ECB Funding Fix Will Likely Ease Costs to Pre-Virus Levels
ECB Funding Fix Will Likely Push Costs Down to Pre-Virus Levels
(Bloomberg) -- Funding costs in Europe have probably been given the tonic they need to keep easing from the highest level since 2016.
The European Central Bank’s plan to pump a deluge of cash into the euro area’s banks extended the three-month Euribor easing run to the longest since January as the region’s markets returned from a long weekend.
It’s a relief for borrowers, who saw the three-month Euribor rate rise 30 basis points in a little over a month despite ECB attempts to boost lending, as companies raced to cushion their coffers in the face of unexpected losses inflicted by the virus crisis.
The ECB’s latest measures, however, may have put Euribor on track for a drop to minus 0.4%, according to Commerzbank AG’s Christoph Rieger.
It’s “money for nothing,” said the Frankfurt-based head of fixed-rate strategy.
The ECB last week cut rates on its long-term, low-interest loans called TLTROs, and introduced a shorter-term facility as part of a roster of money supply for banks to tap. The aim is to take the stress out of the euro area’s funding markets, and to give banks incentives to lend more, buoying businesses as they struggle through one of the steepest economic downturns in history.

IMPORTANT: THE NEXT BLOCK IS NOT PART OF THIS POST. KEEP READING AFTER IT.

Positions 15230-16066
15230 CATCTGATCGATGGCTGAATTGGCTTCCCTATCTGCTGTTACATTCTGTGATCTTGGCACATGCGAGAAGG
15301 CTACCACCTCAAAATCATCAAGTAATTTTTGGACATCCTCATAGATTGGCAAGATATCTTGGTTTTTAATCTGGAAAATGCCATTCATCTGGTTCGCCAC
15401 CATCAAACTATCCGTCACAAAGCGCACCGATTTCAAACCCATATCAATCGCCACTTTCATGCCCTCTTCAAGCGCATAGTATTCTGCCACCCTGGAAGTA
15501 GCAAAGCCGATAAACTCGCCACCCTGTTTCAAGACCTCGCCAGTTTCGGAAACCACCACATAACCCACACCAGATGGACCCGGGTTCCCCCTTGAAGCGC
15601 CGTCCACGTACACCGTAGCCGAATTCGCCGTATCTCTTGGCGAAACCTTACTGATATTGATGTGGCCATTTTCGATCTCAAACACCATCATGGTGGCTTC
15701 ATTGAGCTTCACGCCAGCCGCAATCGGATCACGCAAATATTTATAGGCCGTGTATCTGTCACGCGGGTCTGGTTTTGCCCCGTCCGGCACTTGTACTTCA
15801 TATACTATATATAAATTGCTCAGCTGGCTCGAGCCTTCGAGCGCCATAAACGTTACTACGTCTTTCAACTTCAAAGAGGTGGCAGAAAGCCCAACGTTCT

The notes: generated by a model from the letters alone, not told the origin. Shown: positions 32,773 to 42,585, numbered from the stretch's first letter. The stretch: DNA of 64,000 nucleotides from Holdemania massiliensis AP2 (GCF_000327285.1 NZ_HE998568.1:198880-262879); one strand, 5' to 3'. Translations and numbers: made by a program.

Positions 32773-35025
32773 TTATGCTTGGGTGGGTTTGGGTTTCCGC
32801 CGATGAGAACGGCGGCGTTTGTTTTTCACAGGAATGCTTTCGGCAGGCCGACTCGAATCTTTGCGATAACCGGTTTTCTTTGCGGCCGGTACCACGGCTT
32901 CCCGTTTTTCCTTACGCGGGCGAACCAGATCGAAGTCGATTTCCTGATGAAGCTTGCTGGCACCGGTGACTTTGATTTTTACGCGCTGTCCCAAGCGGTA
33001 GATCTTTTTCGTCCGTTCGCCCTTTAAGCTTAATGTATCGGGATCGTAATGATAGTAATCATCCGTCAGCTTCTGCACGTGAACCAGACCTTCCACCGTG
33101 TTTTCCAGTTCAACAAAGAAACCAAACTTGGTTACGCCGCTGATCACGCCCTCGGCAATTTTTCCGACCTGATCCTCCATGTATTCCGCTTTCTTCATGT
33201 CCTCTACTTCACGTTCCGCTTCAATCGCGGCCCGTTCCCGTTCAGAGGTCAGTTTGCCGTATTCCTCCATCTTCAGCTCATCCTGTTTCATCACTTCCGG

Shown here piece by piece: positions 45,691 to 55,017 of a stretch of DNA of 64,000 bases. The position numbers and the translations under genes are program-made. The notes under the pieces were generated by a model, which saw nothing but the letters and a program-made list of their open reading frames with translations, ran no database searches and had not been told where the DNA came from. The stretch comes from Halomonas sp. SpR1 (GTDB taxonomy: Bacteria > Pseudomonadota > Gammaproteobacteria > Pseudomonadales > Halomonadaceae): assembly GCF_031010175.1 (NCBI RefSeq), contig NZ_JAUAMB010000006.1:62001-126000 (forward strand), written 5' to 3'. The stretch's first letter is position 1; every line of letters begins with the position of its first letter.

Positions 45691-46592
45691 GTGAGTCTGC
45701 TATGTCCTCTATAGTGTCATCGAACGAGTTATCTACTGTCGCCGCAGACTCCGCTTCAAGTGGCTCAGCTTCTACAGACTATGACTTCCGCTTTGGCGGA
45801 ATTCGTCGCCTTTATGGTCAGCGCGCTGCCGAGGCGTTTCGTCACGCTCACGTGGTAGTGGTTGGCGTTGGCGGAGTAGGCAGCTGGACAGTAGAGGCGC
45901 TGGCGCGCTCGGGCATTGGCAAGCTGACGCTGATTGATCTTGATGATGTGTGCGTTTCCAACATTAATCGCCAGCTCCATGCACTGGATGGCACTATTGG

“I had thought the June TLTRO would be huge before today’s changes, and the changes add weight to this view,” Rieger said.
The Euribor rate dropped over one basis point to minus 0.286% on Monday, extending its falling streak to a sixth day.
A Little Doubt
Among the few who still think funding costs may rise in the short term is Camille de Courcel, the head of European rates strategy at BNP Paribas.
Shorter-term loans known as PELTROs will only be made available on May 19, and don’t provide a favorable enough rate to guarantee borrowing appetite from banks, she said. The facilities have higher rates than TLTROs, though they are still negative.
“Until June and the next TLTRO-III operation, what has changed though? In our view, not much,” she wrote in a note to clients.
Interest-rate futures suggest otherwise. They extended their rising streak to a seventh day on Monday, a sign borrowing costs may fall. The three-month Euribor rate retreated from the highest level in four years after the ECB said it would accept some junk-rated debt as collateral for loans to banks.
The ECB’s move on Thursday essentially deepens a two-tier system, in which banks can borrow at a rate lower than the ECB’s already negative deposit rate.
That could provide a net transfer to the financial sector of as much as 3 billion euros ($3.3 billion), bolstering their own financial health and giving them the confidence to lend, according to Banque Pictet & CIE’s Frederik Ducrozet.
And if that’s not enough to bring funding costs down, the central bank can simply cut rates further to minus 2% or lower, “strengthening the incentives for banks to pass on the generous conditions to their customers, maybe even to re-price existing loans,” Ducrozet said in an email.
“In the end, this could just be another step toward helicopter money à la ECB.”
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